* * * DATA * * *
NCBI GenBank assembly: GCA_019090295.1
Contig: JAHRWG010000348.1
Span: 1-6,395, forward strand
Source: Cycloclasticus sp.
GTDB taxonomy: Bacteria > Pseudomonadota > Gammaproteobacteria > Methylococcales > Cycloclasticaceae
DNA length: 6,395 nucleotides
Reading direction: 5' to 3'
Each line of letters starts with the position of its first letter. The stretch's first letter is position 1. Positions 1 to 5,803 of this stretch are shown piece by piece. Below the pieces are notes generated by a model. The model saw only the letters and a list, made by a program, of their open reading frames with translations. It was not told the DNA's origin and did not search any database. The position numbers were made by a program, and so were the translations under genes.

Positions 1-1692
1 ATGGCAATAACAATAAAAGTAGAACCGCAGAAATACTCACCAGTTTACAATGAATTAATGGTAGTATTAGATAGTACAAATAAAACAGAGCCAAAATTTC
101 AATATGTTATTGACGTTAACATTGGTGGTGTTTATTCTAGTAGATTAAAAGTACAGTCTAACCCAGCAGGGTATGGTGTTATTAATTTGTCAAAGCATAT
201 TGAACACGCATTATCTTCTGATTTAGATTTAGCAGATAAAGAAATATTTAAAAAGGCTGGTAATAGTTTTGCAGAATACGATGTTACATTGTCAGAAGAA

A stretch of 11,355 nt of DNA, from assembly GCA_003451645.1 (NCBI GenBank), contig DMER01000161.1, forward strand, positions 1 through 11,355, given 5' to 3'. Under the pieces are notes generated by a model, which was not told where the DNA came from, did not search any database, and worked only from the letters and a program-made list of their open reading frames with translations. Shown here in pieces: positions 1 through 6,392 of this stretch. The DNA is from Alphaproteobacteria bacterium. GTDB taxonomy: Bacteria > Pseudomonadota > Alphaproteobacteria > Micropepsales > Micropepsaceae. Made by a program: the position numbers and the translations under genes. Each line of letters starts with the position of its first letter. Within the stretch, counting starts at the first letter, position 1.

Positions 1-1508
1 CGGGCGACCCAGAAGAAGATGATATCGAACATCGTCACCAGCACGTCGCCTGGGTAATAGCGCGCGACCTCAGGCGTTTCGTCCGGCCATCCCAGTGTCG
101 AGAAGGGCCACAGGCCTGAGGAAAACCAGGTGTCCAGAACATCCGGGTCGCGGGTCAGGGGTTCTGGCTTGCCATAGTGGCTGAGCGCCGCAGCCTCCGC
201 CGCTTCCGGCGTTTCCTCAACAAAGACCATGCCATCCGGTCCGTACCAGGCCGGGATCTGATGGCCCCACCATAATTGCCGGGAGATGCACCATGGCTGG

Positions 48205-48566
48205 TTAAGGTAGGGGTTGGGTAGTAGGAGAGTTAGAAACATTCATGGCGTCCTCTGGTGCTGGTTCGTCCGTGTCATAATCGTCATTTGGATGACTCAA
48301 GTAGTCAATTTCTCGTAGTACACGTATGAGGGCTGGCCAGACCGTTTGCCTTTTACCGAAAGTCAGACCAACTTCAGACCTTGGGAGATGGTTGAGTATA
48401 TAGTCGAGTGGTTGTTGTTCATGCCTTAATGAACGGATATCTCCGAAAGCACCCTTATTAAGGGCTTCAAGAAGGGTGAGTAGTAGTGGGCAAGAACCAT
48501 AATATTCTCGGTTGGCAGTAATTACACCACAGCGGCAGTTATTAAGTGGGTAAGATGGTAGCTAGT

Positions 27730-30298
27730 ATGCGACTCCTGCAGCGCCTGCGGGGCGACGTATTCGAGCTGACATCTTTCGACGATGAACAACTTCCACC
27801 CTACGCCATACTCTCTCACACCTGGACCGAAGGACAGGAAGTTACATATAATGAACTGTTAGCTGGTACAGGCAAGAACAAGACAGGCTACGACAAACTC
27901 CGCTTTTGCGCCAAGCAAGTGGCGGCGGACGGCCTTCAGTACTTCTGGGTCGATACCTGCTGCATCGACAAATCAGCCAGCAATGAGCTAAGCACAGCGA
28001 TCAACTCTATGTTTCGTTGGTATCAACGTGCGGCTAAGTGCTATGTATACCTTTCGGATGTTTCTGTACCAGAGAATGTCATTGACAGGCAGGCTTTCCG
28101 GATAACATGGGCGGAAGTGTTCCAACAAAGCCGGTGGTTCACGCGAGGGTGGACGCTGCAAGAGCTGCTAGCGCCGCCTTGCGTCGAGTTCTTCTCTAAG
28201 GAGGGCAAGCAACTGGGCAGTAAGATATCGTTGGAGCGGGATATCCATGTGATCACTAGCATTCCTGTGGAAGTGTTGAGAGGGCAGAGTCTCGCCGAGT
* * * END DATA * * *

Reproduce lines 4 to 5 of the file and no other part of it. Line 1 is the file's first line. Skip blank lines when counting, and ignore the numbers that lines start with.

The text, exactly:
Source: Cycloclasticus sp.
GTDB taxonomy: Bacteria > Pseudomonadota > Gammaproteobacteria > Methylococcales > Cycloclasticaceae